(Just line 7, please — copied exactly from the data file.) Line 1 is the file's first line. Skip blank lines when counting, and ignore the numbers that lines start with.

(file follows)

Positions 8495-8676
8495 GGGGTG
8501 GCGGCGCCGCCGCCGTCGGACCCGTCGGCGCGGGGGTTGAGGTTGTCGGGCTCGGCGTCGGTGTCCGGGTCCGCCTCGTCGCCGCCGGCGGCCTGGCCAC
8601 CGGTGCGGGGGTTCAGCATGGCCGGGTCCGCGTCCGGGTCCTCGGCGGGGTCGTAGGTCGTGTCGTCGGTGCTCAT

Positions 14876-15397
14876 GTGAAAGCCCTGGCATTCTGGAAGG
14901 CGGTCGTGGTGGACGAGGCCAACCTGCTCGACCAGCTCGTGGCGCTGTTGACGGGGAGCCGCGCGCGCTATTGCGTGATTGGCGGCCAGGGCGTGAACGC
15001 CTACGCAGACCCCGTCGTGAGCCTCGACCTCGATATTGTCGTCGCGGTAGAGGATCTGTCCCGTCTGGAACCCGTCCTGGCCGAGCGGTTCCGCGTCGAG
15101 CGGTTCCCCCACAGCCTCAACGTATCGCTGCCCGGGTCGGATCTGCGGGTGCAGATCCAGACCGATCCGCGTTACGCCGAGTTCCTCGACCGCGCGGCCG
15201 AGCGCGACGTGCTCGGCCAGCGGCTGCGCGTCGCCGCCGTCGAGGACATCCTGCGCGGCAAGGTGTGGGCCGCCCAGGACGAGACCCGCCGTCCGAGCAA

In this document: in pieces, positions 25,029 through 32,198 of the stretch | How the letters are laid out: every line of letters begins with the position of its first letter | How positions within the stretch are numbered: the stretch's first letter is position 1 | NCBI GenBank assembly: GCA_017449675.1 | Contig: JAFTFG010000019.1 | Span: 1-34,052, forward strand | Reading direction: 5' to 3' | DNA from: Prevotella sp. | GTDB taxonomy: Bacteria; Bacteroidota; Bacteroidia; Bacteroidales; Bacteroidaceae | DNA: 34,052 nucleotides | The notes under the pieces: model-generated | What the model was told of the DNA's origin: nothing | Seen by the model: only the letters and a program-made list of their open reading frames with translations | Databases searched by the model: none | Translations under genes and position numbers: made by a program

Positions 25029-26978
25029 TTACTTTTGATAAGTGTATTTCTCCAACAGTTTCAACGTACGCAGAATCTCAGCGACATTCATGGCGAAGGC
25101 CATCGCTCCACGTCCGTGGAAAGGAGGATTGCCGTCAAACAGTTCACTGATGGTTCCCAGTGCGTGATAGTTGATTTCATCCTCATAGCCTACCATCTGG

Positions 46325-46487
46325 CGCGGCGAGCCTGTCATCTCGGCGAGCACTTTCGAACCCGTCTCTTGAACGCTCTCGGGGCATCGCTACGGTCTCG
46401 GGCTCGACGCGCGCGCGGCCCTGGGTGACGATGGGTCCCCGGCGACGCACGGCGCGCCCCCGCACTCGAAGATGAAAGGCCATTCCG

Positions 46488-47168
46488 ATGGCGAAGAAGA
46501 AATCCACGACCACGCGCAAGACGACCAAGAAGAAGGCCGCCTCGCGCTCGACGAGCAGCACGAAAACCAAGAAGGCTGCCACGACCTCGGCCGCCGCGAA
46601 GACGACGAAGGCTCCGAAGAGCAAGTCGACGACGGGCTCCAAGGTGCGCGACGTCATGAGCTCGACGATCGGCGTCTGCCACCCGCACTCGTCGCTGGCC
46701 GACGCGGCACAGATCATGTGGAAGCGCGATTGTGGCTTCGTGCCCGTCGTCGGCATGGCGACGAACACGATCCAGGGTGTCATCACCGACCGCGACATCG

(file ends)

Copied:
14901 CGGTCGTGGTGGACGAGGCCAACCTGCTCGACCAGCTCGTGGCGCTGTTGACGGGGAGCCGCGCGCGCTATTGCGTGATTGGCGGCCAGGGCGTGAACGC